Q&A: Jerome Cadier, VP marketing, LATAM Airlines Group

LATAM – the group formed by the merger of Latin American carriers LAN and TAM – this week unveiled its new brand in Sao Paulo. Tom Otley was in the Brazilian city to speak with the airline’s VP of marketing Jerome Cadier, where he discussed the rebranding, new aircraft and why the airline is like ‘BA and Iberia on steroids’…

How long did the rebranding process take?

We started the process in the first quarter of last year, so it took us a year from doing the scenario building. This was followed by selecting the most promising ones. Since the first quarter of this year we were ready so it was a case of getting the right approvals.

Is it a worry that LATAM is a very generic name?

This was one of the discussions we had, and originally it was a concern. How can you really own the name when it’s out there and used by very large companies in a lot of contexts that are not in the airline industry. So it is a generic name, but nothing represents the region and us better than this. And the fortunate combination of the three letters of LAN and the three letters of TAM into something that has a meaning meant we could not forgo the opportunity.

When Iberia and BA merged, they kept their original brands. The advantage with that is it allows product differences. You have called yourself one company and so people will expect one experience?

They expect it today. People buy on the TAM website a flight operated by LAN and vice versa, so we have the expectations and reality that are unmatched today since there are still differences in the way we service and the way our folks are trained. But we want those differences to not exist anymore and so we will build on the strength of the two companies to create a new one. No one has done this so far – they either stay with their original names or one of the names become the name of the overall airlines – like United and Continental, or American and US Airways.

The point of all of this is to change. We do want to prepare ourselves for something that is fundamentally different and bigger to match the growth potential for the region. In terms of mergers, we’re probably closer to a BA and Iberia since these are two airline brands from two different countries. But we are BA and Iberia on steroids, since we have seven operating countries where we have separate companies, but we are operating under a single brand. We are certain the passenger wants one experience. He doesn’t want to be guessing what metal he will be flying on – TAM or LAN. They have the attitude that they bought LATAM so why would they then be treated differently.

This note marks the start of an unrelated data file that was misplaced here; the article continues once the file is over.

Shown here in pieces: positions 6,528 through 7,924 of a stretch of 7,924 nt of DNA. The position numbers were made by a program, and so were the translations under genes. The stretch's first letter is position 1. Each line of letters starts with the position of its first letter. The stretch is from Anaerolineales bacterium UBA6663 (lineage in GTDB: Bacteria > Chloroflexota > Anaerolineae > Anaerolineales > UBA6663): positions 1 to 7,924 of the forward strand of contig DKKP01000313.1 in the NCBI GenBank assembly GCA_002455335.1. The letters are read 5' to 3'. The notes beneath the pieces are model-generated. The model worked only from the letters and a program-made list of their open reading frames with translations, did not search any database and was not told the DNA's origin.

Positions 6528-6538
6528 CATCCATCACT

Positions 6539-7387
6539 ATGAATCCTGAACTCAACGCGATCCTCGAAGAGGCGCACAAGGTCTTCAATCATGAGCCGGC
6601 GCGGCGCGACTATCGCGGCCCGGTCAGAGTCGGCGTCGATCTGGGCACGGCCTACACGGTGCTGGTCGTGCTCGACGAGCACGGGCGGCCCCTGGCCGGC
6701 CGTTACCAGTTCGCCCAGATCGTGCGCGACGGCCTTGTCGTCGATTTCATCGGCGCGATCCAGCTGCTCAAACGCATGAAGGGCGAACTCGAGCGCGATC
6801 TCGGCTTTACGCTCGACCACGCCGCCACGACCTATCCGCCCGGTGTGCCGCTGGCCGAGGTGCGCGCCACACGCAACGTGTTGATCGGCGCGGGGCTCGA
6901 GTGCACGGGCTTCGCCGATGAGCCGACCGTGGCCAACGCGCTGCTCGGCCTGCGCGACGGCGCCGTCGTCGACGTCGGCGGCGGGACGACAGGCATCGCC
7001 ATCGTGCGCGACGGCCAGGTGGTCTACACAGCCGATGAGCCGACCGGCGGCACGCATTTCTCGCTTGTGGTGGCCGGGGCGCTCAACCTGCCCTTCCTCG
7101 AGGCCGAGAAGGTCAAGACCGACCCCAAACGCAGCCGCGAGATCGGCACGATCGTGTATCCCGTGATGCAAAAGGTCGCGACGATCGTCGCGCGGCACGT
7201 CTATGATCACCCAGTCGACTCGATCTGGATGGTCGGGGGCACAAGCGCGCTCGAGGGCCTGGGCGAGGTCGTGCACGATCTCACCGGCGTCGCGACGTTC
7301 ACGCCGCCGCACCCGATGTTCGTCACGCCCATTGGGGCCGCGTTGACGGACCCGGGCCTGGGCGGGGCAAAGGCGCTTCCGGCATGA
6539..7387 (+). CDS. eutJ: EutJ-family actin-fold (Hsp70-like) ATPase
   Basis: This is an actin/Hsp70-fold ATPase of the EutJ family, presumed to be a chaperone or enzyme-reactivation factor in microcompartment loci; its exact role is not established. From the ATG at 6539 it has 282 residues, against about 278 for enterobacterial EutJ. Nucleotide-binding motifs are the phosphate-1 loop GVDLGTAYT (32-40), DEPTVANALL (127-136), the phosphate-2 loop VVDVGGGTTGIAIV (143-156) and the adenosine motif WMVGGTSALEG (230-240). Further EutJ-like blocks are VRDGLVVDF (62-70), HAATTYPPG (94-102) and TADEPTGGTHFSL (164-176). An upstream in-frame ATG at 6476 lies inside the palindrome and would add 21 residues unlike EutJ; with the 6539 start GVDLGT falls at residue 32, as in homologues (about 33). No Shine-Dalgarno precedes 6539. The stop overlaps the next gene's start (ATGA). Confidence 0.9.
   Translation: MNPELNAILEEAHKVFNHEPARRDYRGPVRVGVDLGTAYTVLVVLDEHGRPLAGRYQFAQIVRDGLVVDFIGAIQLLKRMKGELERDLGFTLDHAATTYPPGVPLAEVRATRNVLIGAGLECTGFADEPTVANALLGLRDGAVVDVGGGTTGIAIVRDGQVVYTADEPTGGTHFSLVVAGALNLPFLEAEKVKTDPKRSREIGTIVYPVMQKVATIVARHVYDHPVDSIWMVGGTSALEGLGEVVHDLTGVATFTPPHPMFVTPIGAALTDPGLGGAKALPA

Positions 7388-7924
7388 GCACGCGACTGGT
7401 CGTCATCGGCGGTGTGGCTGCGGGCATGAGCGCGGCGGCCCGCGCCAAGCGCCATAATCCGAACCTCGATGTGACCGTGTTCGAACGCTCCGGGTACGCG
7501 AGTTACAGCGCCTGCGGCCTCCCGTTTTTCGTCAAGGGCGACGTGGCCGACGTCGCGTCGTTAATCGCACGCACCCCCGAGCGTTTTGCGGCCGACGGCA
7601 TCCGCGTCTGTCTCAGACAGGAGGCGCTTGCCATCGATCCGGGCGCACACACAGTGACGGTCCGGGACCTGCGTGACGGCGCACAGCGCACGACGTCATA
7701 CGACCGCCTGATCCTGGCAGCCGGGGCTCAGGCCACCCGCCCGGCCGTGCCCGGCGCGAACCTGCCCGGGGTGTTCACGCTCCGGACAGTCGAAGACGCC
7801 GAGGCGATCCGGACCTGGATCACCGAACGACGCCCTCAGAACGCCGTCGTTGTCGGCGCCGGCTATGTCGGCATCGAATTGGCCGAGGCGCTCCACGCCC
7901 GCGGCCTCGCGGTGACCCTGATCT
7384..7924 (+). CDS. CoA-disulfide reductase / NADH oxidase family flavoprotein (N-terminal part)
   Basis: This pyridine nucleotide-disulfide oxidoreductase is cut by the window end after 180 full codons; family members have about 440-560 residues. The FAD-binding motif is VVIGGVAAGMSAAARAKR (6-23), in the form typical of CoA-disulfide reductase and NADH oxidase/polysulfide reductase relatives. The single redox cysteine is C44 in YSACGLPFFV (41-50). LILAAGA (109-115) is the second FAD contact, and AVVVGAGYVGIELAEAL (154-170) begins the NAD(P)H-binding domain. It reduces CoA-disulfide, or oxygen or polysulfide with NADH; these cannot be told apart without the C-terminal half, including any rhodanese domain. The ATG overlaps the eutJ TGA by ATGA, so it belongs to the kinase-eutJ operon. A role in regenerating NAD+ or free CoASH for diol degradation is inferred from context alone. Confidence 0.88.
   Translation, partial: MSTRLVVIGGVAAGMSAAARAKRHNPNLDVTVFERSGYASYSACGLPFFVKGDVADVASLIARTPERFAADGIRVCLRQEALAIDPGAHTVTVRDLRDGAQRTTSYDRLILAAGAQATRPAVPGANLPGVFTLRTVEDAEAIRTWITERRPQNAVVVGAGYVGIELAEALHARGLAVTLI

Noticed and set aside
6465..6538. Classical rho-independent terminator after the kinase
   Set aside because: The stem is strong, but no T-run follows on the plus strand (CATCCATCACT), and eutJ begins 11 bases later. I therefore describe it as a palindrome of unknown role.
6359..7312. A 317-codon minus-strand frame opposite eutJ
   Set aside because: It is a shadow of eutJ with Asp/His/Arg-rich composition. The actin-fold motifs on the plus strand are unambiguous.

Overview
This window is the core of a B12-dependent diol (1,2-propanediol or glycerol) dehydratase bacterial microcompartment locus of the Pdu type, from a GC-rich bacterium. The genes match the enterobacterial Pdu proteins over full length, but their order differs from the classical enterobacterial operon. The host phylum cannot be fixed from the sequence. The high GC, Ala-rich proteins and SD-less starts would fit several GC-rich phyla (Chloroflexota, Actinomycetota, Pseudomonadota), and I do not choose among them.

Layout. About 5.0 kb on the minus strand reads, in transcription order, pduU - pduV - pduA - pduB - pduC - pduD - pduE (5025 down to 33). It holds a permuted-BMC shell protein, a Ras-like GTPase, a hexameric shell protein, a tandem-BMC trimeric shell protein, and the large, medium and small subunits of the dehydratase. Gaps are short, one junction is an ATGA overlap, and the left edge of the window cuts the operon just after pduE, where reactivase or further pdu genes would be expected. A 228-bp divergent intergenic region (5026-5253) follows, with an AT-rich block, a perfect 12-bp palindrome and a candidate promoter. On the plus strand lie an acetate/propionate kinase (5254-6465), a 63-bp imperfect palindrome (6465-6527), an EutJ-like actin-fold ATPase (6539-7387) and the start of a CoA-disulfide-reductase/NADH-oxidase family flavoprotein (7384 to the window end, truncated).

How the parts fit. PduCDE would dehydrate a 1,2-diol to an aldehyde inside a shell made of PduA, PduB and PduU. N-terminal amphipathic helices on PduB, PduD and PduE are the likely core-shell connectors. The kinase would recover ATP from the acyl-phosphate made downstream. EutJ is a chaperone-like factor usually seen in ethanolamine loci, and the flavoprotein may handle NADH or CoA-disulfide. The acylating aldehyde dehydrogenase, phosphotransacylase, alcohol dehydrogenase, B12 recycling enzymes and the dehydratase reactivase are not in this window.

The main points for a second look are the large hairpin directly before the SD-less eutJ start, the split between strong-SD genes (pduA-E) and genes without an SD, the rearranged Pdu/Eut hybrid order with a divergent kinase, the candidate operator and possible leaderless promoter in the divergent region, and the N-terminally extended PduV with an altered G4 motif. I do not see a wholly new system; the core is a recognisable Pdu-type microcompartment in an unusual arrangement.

When will the first aircraft have this consistent experience?

We will probably have to match some good opportunities we have with the Olympics being in Brazil next year. The Olympic torch will be carried from Greece to Latin America, so potentially that could be the right way to show the livery but it hasn’t been finalised yet. The difficult thing is how do you make sure you have enough critical mass to start painting your planes, so we’re still finalising when the best time is to do it. Also when we have the new uniform it’s internally a very big thing, and painting the plane which externally is a very big thing.

…And when will we get on a plane and see the consistency in the seating?

We have managed to do this already. As we knew we were going to go to a unified scenario – though we didn’t know which one – we started to work on the seats before. So the internal look of LATAM is already flying today, We have it on the A320 family – the LATAM cabin interior. And also the new 787-9 that we received and the new A350 will be very similar. The B787-8 is a little different, but we have used it as a basis for the wide-bodied fleet.

For European flights to Brazil we have the B777-300ER which have just been reconfigured. What about those?

The idea on those is that the business class configuration was not the one we wanted – it was lie flat, not fully flat, and was not as competitive as we needed. So the challenge was how could we make sure they are competitive when we know they are not going to be in the long haul fleet for the long term. The long term fleet is going to be the A350 and B787 and some of the B767 for offloading between the different countries. So we changed the seat, made it almost fully flat, introduced some of the colours some of the texture, but keeping a lot the same since it’s not really the new cabin. So it’s in the direction of the new one, but not all the way.

So what will the new long haul fleet look like in a few years?

As the new aircraft comes in they will replace the B777-300ER aircraft. The idea of the long term, long haul fleet is the A350, B787 and the B767. The A350 will replace the B777-300ER in time, in terms of size, and we are discussing the A350-1000, but long term it’s the A350 and B787.

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